Charlottesville terror attack: Trump slammed for blaming 'many sides'

Virginia State Police arrests are being made following the declaration of unlawful assembly at Emancipation Park in Charlottesville Virginia

Virginia State Police arrests are being made following the declaration of unlawful assembly at Emancipation Park in Charlottesville Virginia

President Trump was scolded for clearing not condemning white supremacists and other hate groups immediately after a auto ploughed into a group of anti-racists, killing a 32-year-old woman.

The Charlottesville Police Department said in a statement Saturday night that James Alex Fields Jr. of OH also faces three counts of malicious wounding, and one count related to leaving the scene.

The city has a population of about 50,000, according to 2010 census.

The chaos that left three dead and dozens more injured over two days boiled over at what is believed to be the largest group of white nationalists to come together in a decade. Some have called on President Donald Trump to deliver a more direct statement of disapproval after he spoke out against "this display of hatred, bigotry and violence and many sides". Bloom, visibly shaken, said she knew Fields was going to a rally but didn't know anything about it being connected with white nationalism. Not Donald Trump. Not Barack Obama. "I didn't know it was white supremacist".

Governor McAuliffe, meanwhile, took a vastly different approach when addressing folks Saturday evening; he delivered a speech that explicitly blasted the supremacists and neo-Nazis inviting violence in his state."You pretend that you are patriots, but you are anything but a patriot", McAuliffe said, before adding: "We are stronger than you", he said.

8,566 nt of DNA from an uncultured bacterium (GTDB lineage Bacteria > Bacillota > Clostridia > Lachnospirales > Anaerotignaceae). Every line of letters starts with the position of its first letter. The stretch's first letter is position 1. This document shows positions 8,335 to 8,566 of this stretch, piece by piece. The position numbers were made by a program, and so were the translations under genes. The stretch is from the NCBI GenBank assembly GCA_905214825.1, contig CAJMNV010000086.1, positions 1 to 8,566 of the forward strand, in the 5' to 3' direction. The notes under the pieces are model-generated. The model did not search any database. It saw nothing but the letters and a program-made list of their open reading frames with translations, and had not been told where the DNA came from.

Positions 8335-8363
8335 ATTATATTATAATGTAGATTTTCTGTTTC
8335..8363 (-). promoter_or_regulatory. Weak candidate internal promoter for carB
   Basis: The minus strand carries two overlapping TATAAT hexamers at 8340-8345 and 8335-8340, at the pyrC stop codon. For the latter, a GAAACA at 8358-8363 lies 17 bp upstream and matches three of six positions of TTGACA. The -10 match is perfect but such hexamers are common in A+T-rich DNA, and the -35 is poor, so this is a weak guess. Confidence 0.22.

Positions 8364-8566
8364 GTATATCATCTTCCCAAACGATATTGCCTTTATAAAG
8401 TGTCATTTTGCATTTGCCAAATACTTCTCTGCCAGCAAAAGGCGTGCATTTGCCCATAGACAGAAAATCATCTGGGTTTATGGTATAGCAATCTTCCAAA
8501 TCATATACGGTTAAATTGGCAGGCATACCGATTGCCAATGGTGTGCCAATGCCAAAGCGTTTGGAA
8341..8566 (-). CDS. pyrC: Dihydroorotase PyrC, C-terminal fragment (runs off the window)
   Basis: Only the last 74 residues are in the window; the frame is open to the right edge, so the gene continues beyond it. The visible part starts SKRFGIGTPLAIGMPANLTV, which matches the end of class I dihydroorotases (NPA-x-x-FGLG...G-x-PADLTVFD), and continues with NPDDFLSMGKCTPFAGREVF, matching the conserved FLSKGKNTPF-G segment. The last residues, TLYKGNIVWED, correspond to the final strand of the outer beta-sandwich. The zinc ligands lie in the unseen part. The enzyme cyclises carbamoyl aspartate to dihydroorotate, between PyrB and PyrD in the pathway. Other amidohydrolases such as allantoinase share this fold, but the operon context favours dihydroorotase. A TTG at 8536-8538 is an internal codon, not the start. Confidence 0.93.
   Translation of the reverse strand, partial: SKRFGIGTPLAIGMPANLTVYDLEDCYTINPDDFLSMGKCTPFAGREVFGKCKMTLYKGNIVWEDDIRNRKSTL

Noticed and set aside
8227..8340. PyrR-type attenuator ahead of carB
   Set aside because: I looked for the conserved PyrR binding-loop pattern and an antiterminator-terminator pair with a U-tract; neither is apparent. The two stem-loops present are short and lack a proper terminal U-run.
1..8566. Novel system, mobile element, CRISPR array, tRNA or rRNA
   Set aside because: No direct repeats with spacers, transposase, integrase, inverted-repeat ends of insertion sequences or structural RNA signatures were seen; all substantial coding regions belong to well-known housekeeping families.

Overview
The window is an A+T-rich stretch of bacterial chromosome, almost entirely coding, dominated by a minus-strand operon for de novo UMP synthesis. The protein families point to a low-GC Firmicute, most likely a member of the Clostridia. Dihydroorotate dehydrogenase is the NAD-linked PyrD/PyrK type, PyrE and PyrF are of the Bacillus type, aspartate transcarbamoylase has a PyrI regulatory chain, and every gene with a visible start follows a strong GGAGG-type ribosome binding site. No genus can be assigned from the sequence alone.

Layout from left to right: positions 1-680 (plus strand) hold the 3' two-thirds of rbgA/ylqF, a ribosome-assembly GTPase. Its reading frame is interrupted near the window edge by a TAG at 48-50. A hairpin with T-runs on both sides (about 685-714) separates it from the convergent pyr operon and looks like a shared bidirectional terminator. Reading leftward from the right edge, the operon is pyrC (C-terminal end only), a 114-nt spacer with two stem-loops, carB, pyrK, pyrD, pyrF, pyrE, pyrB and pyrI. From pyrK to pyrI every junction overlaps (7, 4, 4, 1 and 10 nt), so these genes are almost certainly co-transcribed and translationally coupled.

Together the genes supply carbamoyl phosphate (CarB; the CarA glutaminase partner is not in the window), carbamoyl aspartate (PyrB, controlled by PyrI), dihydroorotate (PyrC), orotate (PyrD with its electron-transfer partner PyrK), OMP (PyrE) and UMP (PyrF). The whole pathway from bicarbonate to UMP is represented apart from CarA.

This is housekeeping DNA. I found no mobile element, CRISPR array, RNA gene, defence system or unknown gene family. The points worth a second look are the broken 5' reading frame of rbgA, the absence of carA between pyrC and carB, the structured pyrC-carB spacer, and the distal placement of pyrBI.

"The time has come for this to stop", the mayor said. But after law enforcement identified the suspect as Fields, a resident of OH, it became clear that the violence came at the hands of a white supremacist.

"I am heartbroken that a life has been lost here".

But unlike the rest of us, who will go to exercise our constitutional right to assembly, and our first amendment right to make our voices heard, Heyer did not end her day of peaceful protest by having a drink with friends, or heading home to watch TV.

The president's daughter and White House aide Ivanka Trump tweeted on Sunday morning: "There should be no place in society for racism, white supremacy and neo-nazis".

She demanded the FBI open an investigation into the violence. She blamed him for, instead, giving fuel to the groups' hateful message.

"Violence like this will solve nothing and will only beget more violence and sow more division", said Senator Dianne Feinstein.

In the meantime, a number of President Trump's Republican counterparts in Congress have spoken out, suggesting the president didn't go far enough in condemning the hate groups or labeling the auto assault 'terrorism'. And to be silent in the face of their hatred is to condone it. "What we saw this weekend was a deluge of outsiders trying to intimidate us away from that work". "We can not allow a group of cowards instill fear in our communities", Perez said.

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